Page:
Hints from Grandma Sarah.

In the book Grandma Sarah wrote down some handy hints to help in her everyday running of the house chores, these were probably handed down from her mother, after all I should imagine she played a large part in helping out in their home when she was growing up, especially as she was the only girl amongst six brothers.  Some of them you may have heard of and some of them you will be less familiar with, I think they are charming.

  • A tablespoon of Glycerine in the starch water makes ironing a pleasure.
  • If milk is just going to boil over place a Silver spoon in the pan and this will stop the milk from boiling over.
  • Mint sauce eaten with lamb, is improved by dissolving a teaspoon of sugar in two tablespoons of boiling water and pour over the mint and leave for 10 minutes before adding the vinegar.
  • A tablespoon of boiling water added to sponge mix makes lighter sponge cakes.
  • To help green vegetables keep their colour boil in the pan without the lid.
  • When pickling onions or red cabbage, crispness may be obtained if a pinch of Alum ? is used.
  • Before whisking eggs, rinse the bowl with cold water and leave a drop or two in the bottom, the eggs will then come out clean and this will save waste.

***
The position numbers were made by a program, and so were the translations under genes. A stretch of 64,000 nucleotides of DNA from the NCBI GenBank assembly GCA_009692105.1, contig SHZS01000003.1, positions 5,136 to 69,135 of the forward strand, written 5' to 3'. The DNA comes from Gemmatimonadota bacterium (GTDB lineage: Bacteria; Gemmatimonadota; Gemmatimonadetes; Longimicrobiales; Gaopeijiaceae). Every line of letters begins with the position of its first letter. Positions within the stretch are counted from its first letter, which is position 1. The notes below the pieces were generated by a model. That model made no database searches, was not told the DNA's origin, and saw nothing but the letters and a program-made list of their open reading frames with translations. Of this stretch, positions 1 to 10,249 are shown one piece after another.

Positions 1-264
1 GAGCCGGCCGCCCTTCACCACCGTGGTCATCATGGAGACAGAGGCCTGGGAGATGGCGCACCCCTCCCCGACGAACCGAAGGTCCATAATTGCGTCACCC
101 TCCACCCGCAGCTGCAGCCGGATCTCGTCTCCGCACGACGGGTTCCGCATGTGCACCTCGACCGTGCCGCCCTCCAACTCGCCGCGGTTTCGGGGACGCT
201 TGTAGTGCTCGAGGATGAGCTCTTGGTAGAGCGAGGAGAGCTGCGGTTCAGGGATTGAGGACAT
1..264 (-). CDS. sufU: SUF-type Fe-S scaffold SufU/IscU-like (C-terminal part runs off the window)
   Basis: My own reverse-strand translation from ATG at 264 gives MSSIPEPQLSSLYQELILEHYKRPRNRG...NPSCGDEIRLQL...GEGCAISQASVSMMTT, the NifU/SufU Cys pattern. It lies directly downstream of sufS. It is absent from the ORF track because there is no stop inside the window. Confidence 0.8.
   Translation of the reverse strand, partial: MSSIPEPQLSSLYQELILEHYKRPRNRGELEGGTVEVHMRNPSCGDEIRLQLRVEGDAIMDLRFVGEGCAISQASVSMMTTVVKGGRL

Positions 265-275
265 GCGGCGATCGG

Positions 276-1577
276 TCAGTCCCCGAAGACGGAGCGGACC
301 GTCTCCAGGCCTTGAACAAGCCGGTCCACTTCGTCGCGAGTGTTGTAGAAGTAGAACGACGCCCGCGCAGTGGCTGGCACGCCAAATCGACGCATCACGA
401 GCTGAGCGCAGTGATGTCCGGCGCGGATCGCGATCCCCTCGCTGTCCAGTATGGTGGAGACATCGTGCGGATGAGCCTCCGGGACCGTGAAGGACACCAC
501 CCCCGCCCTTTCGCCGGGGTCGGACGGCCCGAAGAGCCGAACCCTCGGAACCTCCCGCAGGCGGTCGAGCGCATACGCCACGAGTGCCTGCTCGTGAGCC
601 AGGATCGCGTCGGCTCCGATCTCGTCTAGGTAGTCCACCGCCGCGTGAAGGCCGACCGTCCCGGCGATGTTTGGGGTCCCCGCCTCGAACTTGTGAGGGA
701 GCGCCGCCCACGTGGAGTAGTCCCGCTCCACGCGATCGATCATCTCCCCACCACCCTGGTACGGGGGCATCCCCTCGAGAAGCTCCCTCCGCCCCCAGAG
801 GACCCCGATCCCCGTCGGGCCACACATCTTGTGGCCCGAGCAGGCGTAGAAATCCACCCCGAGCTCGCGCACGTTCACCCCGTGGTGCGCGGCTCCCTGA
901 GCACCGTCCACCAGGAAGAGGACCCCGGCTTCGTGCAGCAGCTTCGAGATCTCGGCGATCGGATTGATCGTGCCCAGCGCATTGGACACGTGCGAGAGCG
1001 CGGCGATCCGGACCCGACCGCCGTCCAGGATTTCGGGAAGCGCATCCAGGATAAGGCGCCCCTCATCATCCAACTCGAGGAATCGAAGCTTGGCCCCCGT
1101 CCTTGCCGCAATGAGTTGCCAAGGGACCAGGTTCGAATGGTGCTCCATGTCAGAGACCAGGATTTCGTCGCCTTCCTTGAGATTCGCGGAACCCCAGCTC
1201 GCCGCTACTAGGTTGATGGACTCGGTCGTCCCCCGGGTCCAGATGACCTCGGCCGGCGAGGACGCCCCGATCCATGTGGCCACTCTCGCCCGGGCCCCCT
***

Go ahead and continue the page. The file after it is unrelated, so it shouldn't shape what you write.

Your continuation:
• The best way of making curdled custard smooth is to stand it in a pan of cold water and beat with an egg whisk until smooth.
  • To prevent skin forming on boiled milk, cover the  pan with a plate or saucer, thus saving all the goodness.
  • When making oatmeal porridge or cooking rice, if the pot is greased with lard or butter first it is much easier to clean.
  • Save the green leaves of celery, dry them in the oven, then rub down into a powder and store them in a glass jar, they make good flavourings for soups and stews.

Here’s a bit of advice for us all.
Where you go wrong.

  • You do not dry the fruit thoroughly which tends to make your cake heavy.

I think she meant:

  • If you do not dry the washed fruit thoroughly before you add it to the cake mixture it will make the cake heavy and stodgy.
  • You do not have the oven hot enough, when browning the cake, the cake is left in too long and it becomes over cooked, Five minutes should be long enough.

Here, I think she was advising to preheat the oven at the correct regulo (temp) for five minutes.
The early recipes in the book would have most probably been cooked on an oven heated by the fire. These oven combinations were known as “Bungalow Ranges” these were the most common ones used by the working classes they were built into the chimney breasts of the houses and were fuelled by coal or coke. As time went on the gas cooker came on the scene, this was basic but it had a more controlled heat by the introduction of the thermostat and the regulo,  the temperatures on the thermostat ranged from regulo 1 to regulo 10 giving a more controlled heat for better baking.  There was also more upmarket ones these were known  as the AGA cookers  these cookers were first imported from Sweden to Britain in 1929  and they are still  sought after,  and still in use today. As we travel through the book we can get an idea of the progress made in the kitchen, by the ingredients available, the recipe methods and the appliances used.